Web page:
Dr Asha Pemberton
Over the past week, while International Adolescent Health Week was celebrated, several forums were held to discuss ways in which, as a global community we can work together to support and enhance adolescent health care outcomes. Many negative teen experiences are derived from the consequences of poor decisions and unsupervised behaviours. It thus stands to reason that supporting healthy decision making in teens can mitigate these risks.
A critical aspect of healthy adolescent development involves the personal agency. The term 'agency' concerns an individual's ability to take responsibility for their own life. This includes the capacity to critically reflect on values, intentionally make choices, and act on her choices authentically. When a young person has personal agency they believe that they have the power to complete goals. They feel a sense of control over their environment and importantly understand that their actions have consequences, both positive and negative. Scientists consider teenage years to be a sensitive period in the formation of personal agency. It is the period of coming into being such personal characteristics as self-identity, volitional powers, a sense of maturity, and personal autonomy.
Young people who do not develop a sense of agency struggle with the need for control which can manifest in self-harming behaviours, manipulation, acting out or mental distress. In addition they are vulnerable to being influenced by people around them, making them more readily victimised. Perhaps the most concerning aspect of poor personal agency is the inability to connect action with outcome. When young people feel like they have no control or decision making ability, they tend to disconnect themselves from their actions and assume the role of the victim.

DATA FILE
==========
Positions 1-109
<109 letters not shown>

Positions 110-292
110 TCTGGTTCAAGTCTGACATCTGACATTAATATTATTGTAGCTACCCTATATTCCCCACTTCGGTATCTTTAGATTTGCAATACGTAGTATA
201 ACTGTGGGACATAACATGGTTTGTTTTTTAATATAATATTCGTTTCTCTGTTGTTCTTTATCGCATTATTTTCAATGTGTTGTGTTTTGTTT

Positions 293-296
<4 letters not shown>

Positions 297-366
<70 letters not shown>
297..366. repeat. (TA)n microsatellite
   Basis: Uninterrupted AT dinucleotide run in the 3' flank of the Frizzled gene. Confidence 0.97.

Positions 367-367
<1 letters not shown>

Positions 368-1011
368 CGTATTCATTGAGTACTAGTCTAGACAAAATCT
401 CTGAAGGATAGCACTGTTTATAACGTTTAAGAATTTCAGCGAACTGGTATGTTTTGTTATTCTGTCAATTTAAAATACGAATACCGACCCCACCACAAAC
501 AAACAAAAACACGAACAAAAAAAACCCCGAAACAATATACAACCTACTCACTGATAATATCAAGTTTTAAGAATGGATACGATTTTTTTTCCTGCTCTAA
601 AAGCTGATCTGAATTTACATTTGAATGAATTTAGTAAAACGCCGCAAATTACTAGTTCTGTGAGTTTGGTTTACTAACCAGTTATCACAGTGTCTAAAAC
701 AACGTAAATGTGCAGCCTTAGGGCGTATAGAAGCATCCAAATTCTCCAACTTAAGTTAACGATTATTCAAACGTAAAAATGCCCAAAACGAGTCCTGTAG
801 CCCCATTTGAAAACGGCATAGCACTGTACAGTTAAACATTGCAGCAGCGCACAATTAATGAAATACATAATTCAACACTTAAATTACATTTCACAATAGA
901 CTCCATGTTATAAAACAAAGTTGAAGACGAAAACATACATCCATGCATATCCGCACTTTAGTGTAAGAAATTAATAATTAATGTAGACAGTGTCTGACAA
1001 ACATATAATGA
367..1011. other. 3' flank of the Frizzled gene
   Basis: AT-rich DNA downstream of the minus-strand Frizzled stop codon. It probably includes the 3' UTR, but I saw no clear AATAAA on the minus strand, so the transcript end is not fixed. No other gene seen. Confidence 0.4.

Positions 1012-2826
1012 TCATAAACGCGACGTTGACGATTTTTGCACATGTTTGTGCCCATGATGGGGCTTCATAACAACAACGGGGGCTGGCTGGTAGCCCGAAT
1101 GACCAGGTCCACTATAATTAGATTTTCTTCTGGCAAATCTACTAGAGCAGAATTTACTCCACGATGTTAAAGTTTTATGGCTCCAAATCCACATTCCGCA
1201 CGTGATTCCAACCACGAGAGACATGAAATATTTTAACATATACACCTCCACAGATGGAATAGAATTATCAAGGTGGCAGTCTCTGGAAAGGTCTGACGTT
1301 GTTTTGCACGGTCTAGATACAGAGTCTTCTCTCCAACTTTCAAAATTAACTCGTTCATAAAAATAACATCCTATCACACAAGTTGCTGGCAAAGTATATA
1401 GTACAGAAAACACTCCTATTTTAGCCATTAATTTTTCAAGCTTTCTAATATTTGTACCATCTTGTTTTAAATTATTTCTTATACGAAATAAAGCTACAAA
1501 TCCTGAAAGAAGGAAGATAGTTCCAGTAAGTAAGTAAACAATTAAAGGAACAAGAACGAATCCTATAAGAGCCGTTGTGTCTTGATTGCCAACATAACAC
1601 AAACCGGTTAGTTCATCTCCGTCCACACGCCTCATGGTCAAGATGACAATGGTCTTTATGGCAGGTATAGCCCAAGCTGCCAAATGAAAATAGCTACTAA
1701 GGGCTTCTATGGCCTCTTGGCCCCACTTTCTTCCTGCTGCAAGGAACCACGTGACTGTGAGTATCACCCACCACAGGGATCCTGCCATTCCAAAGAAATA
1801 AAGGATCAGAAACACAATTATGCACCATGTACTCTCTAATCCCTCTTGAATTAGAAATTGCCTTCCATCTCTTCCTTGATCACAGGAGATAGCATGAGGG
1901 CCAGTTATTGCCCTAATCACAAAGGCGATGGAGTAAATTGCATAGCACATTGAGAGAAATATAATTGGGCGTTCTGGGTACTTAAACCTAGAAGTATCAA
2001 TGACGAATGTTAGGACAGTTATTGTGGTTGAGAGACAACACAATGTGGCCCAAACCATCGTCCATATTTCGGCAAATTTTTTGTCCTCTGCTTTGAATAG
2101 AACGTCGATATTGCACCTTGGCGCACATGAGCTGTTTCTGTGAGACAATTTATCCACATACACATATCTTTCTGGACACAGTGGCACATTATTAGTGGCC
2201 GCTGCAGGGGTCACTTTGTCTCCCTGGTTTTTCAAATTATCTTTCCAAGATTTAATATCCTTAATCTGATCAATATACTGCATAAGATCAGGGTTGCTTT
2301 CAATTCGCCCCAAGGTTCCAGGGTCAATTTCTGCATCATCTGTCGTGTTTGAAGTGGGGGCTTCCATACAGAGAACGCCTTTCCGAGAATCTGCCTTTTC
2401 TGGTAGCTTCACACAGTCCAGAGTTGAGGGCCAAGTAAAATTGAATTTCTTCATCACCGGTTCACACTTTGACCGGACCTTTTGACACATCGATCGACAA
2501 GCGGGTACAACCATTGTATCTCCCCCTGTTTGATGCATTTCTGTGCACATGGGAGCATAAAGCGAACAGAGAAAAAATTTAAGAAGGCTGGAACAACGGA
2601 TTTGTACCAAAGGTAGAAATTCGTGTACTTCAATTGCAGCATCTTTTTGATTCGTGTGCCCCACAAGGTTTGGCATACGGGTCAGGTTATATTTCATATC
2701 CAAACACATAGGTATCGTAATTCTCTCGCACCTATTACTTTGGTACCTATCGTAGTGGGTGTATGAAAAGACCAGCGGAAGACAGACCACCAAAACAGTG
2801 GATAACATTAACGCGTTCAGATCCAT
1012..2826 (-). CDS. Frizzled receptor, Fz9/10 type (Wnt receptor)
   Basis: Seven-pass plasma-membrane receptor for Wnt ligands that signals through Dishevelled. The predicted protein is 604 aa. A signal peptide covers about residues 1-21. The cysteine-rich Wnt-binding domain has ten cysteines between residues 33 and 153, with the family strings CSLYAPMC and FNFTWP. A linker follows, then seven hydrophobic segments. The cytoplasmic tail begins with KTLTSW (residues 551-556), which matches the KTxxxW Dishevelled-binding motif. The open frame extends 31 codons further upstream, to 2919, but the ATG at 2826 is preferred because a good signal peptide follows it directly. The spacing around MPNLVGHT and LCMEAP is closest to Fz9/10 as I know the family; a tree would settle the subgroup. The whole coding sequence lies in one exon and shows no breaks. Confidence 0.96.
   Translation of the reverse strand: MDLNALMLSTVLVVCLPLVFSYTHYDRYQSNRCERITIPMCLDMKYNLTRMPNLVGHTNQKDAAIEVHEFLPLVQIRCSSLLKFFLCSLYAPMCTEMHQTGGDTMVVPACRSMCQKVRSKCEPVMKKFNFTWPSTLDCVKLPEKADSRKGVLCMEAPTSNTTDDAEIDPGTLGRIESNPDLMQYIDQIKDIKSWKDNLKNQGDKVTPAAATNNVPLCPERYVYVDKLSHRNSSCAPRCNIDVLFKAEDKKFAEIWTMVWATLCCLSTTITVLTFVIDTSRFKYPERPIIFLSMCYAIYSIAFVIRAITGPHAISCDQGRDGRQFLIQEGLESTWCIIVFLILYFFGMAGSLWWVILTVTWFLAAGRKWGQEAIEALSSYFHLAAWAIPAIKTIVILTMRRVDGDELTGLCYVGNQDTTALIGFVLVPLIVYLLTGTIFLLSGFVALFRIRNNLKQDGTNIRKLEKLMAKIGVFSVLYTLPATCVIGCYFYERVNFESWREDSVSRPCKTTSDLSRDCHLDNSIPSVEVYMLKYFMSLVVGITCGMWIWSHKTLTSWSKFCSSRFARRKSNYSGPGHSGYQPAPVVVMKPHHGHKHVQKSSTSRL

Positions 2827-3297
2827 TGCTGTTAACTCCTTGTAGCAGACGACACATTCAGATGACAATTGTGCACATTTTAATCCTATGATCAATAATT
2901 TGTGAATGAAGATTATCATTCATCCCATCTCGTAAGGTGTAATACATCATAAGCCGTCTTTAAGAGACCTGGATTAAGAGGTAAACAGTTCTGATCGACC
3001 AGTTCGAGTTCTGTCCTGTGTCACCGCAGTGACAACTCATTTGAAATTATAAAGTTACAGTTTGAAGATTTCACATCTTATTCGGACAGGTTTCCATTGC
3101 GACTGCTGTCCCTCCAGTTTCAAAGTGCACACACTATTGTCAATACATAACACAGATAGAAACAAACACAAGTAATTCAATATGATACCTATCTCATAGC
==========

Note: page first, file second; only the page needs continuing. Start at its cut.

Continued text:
When supporting agency in teenagers there needs to be an appropriate balance between allowing them to have a voice in things that affect them and parental authority. This balance changes gradually as they mature and learn good values and decision-making skills. Nevertheless each young person is different, as is the trajectory of their growth. Some will require more latitude to make decisions as it can be supportive of a more fragile self-esteem while others require closer monitoring due to more defiant or irrational thinking. There is simply no one rule that fits all.
Emotional intelligence is closely linked to personal agency as it facilitates the understanding of feelings and the connection between thoughts and emotions. For parents, it is important to consistently and regularly check in with your teens and teach them to reflect. Use open ended questions and allow young people to answer themselves. Often in the haste and anxiety to get things done, parents step in and almost tell young people what they are thinking or feelings. Give them the space to understand what they are feeling, process it and then arrive at good next steps. In times of decision making, ask them to analyse their value systems and use them as a foundation for making decisions. Make time daily, to ask them about their day at school or activities. This seemingly simple step allows them to practice recall of situations, consider how they felt, reflect upon their role in ongoing peer or other dynamics and then arrive at the best next step confidently. Young people navigate social and emotional dramas literally on a daily basis. Without these steps of quiet analysis, opportunities toward emotional intelligence and personal agency are lost.
Finally, is important to recognise that our digitally connected generation have the ability to now create virtual worlds of their making, in which they can occupy any role that they choose. While the fantasy and entertainment aspect of gaming is easy to understand at the surface level, for some young people who have a more tenuous sense of personal agency, it is easier to slip deeply and lose a sense of reality. In these situations when they do not feel empowered to make decisions or have any control in their lives, they create worlds in which they are more powerful or assertive. As they age, this can be complicated and challenging and indeed more and more young people remain so embedded in fantasy gaming, they are less interested in the real world. Another reason why parents should consider personal agency as important as all other aspects of adolescent health.